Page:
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Foreign Policy

Observations on Mike Pence’s Second Speech about China

Oct 30, 2019
  • An Gang

    Adjunct Fellow, Center for International Security and Strategy, Tsinghua University


On Oct. 24, Mike Pence, vice president of the United States, delivered a speech at the Woodrow Wilson International Center for Scholars in Washington, D.C., in which he weighed China’s performance in U.S. relations and on the world stage, and he explained the Trump administration’s political stance and approach in addressing China-related issues.

The speech had been long expected by Chinese strategists and observers. A year ago, on Oct. 4, 2018, Pence delivered his first China policy speech at the Hudson Institute, a politically conservative American think tank. The speech, personally edited and approved by President Donald Trump, excoriated China for conducting unfair trade, forcing technology transfers, stealing intellectual property, restricting internet freedom, establishing nationwide surveillance systems, eroding U.S. military advantages, pushing the U.S. from the Western Pacific and exerting influence and interfering in the domestic politics of the United States. Pence accused Beijing of employing a “whole-of-government approach” to advance its influence and interests in the U.S., and said that “a new consensus is rising across America.” If China fails to “return to the spirit of reform and opening that characterize the beginning of this relationship decades ago,” then a constructive China-U.S. relationship is impossible and “America will stay the course” in the competition, he said.

The Hudson Institute speech shocked strategists in China. They first regarded the remarks as a new “Iron Curtain” speech but later found it much less bombastic. It was more of an incremental announcement regarding the administration’s China policy. While Pence declared that the U.S. would continue to take “decisive actions” in response to China’s policies, he offered no details. It sounded more like a stern warning. What this speech made clear was that the debates over China policy were continuing in the U.S. and the Trump administration had not yet decided what its future approaches would be. Despite its decision to focus on strategic competition with China, the U.S. appears unwilling to irreparably damage the bilateral relationship.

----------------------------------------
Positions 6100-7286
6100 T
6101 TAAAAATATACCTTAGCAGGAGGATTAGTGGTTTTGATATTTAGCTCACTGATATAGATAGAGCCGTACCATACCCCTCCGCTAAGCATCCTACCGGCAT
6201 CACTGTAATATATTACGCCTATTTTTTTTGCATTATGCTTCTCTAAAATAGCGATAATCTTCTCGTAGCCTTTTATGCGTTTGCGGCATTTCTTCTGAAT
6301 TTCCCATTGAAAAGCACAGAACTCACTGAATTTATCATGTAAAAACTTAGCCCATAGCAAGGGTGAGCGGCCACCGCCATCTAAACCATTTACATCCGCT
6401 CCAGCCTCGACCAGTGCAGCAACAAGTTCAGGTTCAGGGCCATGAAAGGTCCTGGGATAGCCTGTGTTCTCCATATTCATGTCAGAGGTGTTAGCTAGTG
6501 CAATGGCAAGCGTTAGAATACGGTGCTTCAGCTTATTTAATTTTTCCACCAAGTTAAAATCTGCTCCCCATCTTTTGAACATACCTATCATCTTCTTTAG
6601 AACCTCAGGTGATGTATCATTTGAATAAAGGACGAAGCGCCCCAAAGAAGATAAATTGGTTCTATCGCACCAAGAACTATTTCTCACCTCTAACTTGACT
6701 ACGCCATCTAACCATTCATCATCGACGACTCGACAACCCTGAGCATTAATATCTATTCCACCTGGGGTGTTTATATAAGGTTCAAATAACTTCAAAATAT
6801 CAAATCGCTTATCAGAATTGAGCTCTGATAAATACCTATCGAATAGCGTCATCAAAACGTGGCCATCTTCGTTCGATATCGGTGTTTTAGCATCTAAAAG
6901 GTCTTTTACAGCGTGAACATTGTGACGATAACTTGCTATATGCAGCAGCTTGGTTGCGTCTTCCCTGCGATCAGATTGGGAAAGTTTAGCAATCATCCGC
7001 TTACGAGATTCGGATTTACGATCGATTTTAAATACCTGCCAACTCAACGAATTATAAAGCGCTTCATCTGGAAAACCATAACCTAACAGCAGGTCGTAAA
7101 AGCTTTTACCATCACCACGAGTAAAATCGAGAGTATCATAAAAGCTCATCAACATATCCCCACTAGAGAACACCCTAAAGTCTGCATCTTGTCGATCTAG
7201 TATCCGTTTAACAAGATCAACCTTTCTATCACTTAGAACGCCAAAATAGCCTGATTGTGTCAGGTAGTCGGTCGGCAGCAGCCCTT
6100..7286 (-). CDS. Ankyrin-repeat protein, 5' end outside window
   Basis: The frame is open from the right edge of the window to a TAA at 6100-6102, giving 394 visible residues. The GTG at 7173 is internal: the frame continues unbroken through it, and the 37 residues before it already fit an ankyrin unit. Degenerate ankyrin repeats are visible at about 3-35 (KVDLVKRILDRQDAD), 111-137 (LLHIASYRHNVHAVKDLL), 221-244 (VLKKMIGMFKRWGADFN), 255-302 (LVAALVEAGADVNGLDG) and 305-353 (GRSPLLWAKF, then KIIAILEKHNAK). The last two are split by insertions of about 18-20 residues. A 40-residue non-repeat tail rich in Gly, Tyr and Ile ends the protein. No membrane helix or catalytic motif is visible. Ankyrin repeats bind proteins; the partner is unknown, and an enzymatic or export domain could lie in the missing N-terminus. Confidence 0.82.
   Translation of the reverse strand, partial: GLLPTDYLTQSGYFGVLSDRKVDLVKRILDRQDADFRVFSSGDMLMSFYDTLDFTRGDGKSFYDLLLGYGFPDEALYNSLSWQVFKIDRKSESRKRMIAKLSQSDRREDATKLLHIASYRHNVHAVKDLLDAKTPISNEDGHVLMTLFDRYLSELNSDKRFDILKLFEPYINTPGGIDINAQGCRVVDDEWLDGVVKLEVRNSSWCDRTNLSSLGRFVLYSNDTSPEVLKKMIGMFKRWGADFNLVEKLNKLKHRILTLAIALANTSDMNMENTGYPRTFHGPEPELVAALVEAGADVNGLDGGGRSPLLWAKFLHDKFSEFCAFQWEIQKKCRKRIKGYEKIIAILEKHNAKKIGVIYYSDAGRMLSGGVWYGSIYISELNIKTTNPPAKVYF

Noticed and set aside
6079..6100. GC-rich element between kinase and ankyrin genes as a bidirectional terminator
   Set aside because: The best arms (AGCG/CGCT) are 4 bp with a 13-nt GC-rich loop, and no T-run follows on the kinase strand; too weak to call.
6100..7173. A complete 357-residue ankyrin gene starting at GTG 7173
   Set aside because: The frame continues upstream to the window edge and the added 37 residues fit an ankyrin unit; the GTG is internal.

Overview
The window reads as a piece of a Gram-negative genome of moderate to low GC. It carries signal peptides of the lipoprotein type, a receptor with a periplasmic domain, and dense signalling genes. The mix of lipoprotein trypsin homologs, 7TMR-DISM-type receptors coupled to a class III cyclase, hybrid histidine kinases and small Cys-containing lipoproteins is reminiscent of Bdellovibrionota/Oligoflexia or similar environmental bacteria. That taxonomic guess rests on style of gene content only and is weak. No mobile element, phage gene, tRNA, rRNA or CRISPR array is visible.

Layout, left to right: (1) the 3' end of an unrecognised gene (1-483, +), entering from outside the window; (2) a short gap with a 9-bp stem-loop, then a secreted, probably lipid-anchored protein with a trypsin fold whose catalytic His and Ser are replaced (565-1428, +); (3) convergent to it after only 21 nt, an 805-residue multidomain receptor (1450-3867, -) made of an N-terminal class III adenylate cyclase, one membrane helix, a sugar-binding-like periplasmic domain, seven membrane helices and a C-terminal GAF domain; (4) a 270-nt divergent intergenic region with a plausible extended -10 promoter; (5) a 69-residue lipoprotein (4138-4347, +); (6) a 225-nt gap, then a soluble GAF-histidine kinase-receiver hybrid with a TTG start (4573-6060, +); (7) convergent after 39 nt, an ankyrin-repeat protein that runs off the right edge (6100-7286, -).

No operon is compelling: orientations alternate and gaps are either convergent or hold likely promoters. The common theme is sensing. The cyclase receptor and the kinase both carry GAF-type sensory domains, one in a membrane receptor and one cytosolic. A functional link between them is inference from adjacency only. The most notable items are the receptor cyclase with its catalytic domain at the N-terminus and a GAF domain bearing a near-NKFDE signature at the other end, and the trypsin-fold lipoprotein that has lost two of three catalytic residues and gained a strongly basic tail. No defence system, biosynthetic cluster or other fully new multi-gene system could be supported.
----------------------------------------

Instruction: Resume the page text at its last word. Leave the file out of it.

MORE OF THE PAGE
After the speech, word came that Pence would speak again in June this year, but that was not confirmed. It is said that the escalating China-U.S. trade frictions and fear of further antagonizing Beijing forced the White House to postpone the originally scheduled address. More detailed background indicates that after rounds of tit-for-tat attacks and negotiations over the past year, the administration has repeatedly dialed down its pressure on China. In the U.S., criticism and resistance to Trump’s radical and hawkish China policies began to rise, especially in the economic and trade sectors. American farmers and semiconductor manufacturers have become increasingly anxious, lobbying against the prolonged trade war. Even someone near to Trump wondered “whether we have been too harsh on China.”

In October this year, China-U.S. trade talks made progress. The Trump administration proudly announced that a “phase one agreement” focusing on purchases of agricultural products, together with RMB exchange rate mechanism adjustments, would be signed. Some hidden scenarios are worth noticing. First, as the 2020 U.S. election draws closer, escalating friction between the U.S. administration and China would only cause more harm to America, turning its drumbeat of achievements into political burdens. Second, to disrupt Trump’s re-election efforts, Democrats on Capitol Hill are going ever further to throw mud at the president. On one hand, they have attacked Trump’s for his various scandals and called for his impeachment, while at the same time fanning the flames of the dispute — for example, proposing laws directed at China. It is against that background that the White House decided to have Pence deliver a second speech in which more negative laws targeting China were suggested. Pence softened his tone at the Wilson Center from the bombastic rhetoric of last year.

Pence stressed at the beginning that the destiny of the 21st century will largely hinge on the United States’ relationship with China, and the Trump administration is determined to build a relationship on a foundation of “candor, fairness, and mutual respect.” He even hinted at the possibility that China policy could return to the track of engagement. But Pence reverted to the same old tone to criticize previous U.S. administrations, blaming them for neglecting China’s “economic aggression and human rights abuses,” and claiming that the nature of the economic relationship between China and the U.S. has been responsible for the “the greatest transfer of wealth in history.” No longer will America hope that economic engagement alone will transform China into a free and open society. It now recognizes China as “a strategic and economic rival.”